New Delhi/ Mumbai: Faced with a critical shortage of flight safety inspectors who help maintain safety in India’s crowded skies, the country’s civil aviation regulator plans to ask private sector carriers to pool their pilots to carry out the vital tasks, and also bear the cost of these inspections, said an official close to the development.
The Directorate General of Civil Aviation, or DGCA, currently has only four flight inspectors to ensure safety standards in an industry that has nearly doubled its fleet to more than 600 aircraft in the past three years, as reported by Mint on 21 April.
“The airlines will have to compulsorily provide pilots to the DGCA on a rotation basis and pay for them,” said a government official who did not want to be named. The regulator is working on a draft proposal and will soon formalize it, he added.
“But, DGCA cannot directly take money from airlines for paying inspectors. Instead, they can increase the aircraft registration fee that is collected when an aircraft is imported,” said an executive with a Mumbai-based airline who did not want to be named.
It couldn’t be established what the additional cost could likely be.
Between April 2007 and March 2008, DGCA reported 14 accidents, including eight serious ones, 979 aircraft safety related incidents that included 26 dangerous airplane proximity incidents while in the air, and 201 bird strikes.
Airline executives said the carriers will cooperate. “Actually, we are looking for a similar arrangement. Pooling talents to ensure safety and speedy procedures is always welcome, even if it means additional expenses,” said an executive of a New Delhi-based airline who did not want to be identified since the shortage of inspectors is a sensitive issue with the government.
“In the US, airlines do pool their pilots for similar functions,” said the executive with the Mumbai-based airline. More inspectors would mean the quality standards are met without compromise, he said.
Previously, senior pilots of India’s national carriers, that are now merged as the National Aviation Co. of India Ltd, would conduct flight inspections while on deputation to DGCA. However, the national carriers stopped recommending names as no pilot wanted to work on DGCA salaries, which were much lower than what they earned as pilots, the government official said.
The global regulatory agency, International Civil Aviation Organization, or ICAO, has also been critical of DGCA on safety. “The (DGCA) surveillance programme does not take into consideration the need to increase the number of inspections for effective safety oversight of the operations in relation to the size, scope and number of aircraft types used by each air operator,” it had said in its 2007 Final Safety Oversight Audit Report, an exercise it conducts once in 10 years. The latest audit was conducted in October 2006 by ICAO staff led by Henry Gourdji.
“Despite the minimal surveillance programme established, the Flight Inspection Directorate has only been able to carry out 10% of its planned surveillance activities to date. In addition, there is no coordination between the Flight Inspection Directorate and the regional offices to include in the surveillance programme en-route cabin inspections, cabin crew recurrent training and the continued competency of appointed cabin safety instructors and examiners,” said ICAO’s report seen by Mint.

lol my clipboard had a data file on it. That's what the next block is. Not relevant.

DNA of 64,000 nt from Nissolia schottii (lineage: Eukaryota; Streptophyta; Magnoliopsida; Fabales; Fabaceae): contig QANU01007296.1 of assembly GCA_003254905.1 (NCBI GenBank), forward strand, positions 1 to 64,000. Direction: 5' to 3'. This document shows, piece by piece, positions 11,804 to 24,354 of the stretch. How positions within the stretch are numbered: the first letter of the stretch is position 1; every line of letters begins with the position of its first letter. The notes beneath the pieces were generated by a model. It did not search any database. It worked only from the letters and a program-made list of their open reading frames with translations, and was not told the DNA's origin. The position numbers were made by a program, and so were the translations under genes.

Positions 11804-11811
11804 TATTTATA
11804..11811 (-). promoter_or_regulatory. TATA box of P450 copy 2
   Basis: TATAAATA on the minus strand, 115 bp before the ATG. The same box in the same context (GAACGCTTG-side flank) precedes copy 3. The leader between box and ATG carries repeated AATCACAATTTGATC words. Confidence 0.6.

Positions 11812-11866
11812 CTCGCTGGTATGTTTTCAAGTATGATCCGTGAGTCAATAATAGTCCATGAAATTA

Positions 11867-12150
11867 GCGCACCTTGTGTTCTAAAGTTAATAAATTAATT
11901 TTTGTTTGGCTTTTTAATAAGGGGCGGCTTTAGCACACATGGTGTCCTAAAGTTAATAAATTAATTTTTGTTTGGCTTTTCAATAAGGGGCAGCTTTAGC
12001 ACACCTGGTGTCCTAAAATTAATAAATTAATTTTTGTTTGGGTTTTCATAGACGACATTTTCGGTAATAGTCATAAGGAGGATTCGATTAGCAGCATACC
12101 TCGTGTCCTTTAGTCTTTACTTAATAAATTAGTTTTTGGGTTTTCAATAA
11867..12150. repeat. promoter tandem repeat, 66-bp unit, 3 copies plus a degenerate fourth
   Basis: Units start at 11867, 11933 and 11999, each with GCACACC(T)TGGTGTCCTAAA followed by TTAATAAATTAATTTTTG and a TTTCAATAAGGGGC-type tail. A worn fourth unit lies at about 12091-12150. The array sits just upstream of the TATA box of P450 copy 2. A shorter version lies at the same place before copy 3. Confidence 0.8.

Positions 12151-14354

The report pointed out that even dangerous goods were not inspected according to schedule. “Dangerous goods inspections are not conducted in conjunction with the renewal of dangerous goods approval, nor are they based on a scheduled surveillance programme”.
It found 40% of the 242 established technical positions in DGCA were vacant. “Many of the directorates are short staffed and are not able to accomplish all of their assigned functions and responsibilities. For instance, the Aerodromes Standards Directorate has a 50% vacancy rate with positions repeatedly advertised for years and is still unable to attract qualified applicants.”
DGCA employs 306 people, compared with Air India’s 32,438. It depends largely on Central government funds of about Rs63 crore to run its operations, according to its 2007-08 annual report and the outcome budget 2008-09 of the civil aviation ministry.
The ICAO found personnel at the regulator’s headquarters in New Delhi, housed in a converted aircraft hangar, lacked even adequate computers to access relevant data and international manuals.
It is unclear if any of the report’s findings have been acted upon because the DGCA director general himself admitted last month that there was a serious shortage of flight inspectors.
“India has had expansion, and fortunately, you have not had the (fatal) accidents. The challenge with India is managing huge expansion with the number of flights and passengers mushrooming,” said Paul Hayes, director of London-based aerospace consultancy Ascend, in an interview early January when asked about India’s safety record.
In 2007, 631 passengers were killed globally in accidents on passenger flights— which is 159 less than in 2006, when 790 passengers died. Despite high growth, this decade has fared better so far with an average of 718.9 dea-ths a year, compared with the 1990s average of 954.4 people, according to Ascend. Hayes said, “You have been lucky.”